Take the 2-minute tour ×
Stack Overflow is a question and answer site for professional and enthusiast programmers. It's 100% free, no registration required.

I'm building a invoice app for iOS. I need a way to sync data between several devices of the same company that use the app. This have the common customers, product, inventory, invoices/detail tables.

I wonder if firebase is suitable for this.

Mainly, my main concern is that some iOS devices need to operate disconnected for some time (up to 1 day, people work in locations with poor or non-existent communication).

My second concern is for some customers that could use it as POS, and generate large amounts of invoices, to the same company group. My app is used for small supermarkets and wholesale distributors, that is the reason some travel and some stay in a local.

For the look of it, I think firebase is the closer solution for this (I'm considering pusher, parse and pubnub) because have a copy of the data and become the "database master" of this.

I have think in have a central postgress database as the database master, but maybe unnecesary with firebase?

share|improve this question

2 Answers 2

up vote 3 down vote accepted

I started working with Firebase about a year ago after going to a Facebook Hackathon in Austin. I instantly fell in love with the system and don't have enough good things to say about it. The benefits with Firebase are obvious, but it can be daunting to use such a new system for sensitive information.

1). if Firebase disconnects a websocket, it stores the information and once the socket is reconnected, it wills end of the information. It is wonderful and has saved us quite a bit of headache.

2). It handles large amounts of data really well. I'm not 100% sure I follow your question, but it sounds like you want to ensure it can transfer/store the large amount of data. While we never had to send a ton of data all at once, we have pulled in large amounts (half a gig of text) and had no real issues (a bit slow for reporting, but that can't really be avoided).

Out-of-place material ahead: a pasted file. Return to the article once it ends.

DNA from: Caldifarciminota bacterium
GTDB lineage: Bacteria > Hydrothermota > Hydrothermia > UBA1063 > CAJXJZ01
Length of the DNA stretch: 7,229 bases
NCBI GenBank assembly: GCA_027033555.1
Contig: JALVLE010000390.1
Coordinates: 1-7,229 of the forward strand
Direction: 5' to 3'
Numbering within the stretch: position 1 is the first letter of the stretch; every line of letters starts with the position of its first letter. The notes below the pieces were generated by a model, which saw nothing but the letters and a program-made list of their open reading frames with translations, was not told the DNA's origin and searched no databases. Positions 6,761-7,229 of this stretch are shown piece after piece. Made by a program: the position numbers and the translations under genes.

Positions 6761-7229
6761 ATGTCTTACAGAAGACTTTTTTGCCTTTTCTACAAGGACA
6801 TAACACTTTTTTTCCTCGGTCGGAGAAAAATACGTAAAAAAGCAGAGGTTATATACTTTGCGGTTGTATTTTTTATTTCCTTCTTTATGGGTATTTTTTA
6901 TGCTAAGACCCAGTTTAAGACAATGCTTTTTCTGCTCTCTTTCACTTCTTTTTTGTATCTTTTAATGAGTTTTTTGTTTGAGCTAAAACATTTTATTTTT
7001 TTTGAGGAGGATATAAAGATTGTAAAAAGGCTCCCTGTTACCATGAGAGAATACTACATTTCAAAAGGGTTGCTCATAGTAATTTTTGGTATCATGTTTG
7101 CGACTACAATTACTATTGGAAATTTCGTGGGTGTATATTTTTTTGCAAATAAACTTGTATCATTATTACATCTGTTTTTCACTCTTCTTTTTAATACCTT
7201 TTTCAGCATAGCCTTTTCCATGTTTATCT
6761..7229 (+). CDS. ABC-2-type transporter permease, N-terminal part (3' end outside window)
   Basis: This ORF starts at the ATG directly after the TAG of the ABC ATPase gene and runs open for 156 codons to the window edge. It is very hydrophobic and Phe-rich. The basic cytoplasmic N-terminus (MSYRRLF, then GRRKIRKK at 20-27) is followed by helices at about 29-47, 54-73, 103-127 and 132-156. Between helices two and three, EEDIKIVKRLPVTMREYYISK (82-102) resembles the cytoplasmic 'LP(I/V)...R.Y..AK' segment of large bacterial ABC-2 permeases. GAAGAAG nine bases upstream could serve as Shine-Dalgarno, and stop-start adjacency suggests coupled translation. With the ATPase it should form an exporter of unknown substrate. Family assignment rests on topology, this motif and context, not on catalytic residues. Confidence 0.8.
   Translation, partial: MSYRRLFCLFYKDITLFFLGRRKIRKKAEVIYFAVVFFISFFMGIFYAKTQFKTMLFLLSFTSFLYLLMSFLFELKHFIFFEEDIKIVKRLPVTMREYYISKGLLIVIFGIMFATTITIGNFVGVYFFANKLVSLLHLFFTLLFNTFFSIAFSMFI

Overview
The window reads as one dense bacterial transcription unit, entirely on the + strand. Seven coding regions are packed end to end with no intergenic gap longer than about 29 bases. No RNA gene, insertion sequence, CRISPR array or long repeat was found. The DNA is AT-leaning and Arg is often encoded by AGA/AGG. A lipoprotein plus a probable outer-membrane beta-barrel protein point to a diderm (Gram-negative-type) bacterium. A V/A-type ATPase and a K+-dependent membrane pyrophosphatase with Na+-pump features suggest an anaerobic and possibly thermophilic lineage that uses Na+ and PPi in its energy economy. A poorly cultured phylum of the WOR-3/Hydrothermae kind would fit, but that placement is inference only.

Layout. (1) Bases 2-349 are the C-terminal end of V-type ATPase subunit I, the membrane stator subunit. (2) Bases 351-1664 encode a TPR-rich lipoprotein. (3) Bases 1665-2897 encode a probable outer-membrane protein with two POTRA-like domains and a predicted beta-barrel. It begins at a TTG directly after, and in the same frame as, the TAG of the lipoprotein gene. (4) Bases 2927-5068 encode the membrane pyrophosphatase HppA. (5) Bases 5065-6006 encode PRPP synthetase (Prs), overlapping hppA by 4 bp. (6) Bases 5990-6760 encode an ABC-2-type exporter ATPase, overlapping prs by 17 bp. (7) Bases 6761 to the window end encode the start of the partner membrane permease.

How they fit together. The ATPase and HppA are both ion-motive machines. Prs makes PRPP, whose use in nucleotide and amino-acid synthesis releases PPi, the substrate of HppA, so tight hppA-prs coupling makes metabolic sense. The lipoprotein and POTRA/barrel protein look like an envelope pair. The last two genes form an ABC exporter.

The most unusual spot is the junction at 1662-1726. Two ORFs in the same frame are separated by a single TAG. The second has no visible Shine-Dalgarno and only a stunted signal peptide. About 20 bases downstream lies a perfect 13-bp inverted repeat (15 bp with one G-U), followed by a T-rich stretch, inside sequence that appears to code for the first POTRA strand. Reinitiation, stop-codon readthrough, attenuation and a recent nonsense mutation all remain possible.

3). If you want to store all the information locally as well, you can pass the info to Firebase via any backend that can ping a server (ie: curl).

Also, one of the awesome things that Firebase introduced a couple months ago was validation (so no one can ping Firebase and tell them to drop all your info without being validated). This uses read/write privileges that are really easy to set up.

Let me know if you have any more questions about it

share|improve this answer
2) A invoice is not much data, but using firebase for sync the invoices across all our users is other thing. I wonder how well that could be (how much can scale) –  mamcx May 10 '13 at 22:28
The syncing only becomes an issue if you have tons of users constantly changing info on the invoice at one time while others have them open. We would push out global notifications to 1000+ concurrent users without any issues. Let me know if you have any more questions and I would be more than happy to give you any insight I have. –  David Ziemann Jun 10 '13 at 21:00
This mean is only a problem if is a concurrent edit on a single node? –  mamcx Jun 11 '13 at 2:38
Sorry, I think my last comment wasn't very well written. Firebase sets up a web socket when you create a firebase reference (new Firebase()). As long as a single user is not connected to a bunch of sockets, you should be fine. It would make sense that a user would only have one connection and then it shouldn't be an issue. –  David Ziemann Jun 11 '13 at 14:25

Take a look at Couchbase Lite. It seems to be designed for storing JSON documents (+attachments) locally on sporadically connected devices and automatically synching across devices.

It doesn't have the same latency as Firebase - documents get shared in 1-2 seconds, but the offline working and local storage comes free.

Also its not a service, although I think there are service providers who will host it as one.

share|improve this answer

Your Answer


By posting your answer, you agree to the privacy policy and terms of service.

Not the answer you're looking for? Browse other questions tagged or ask your own question.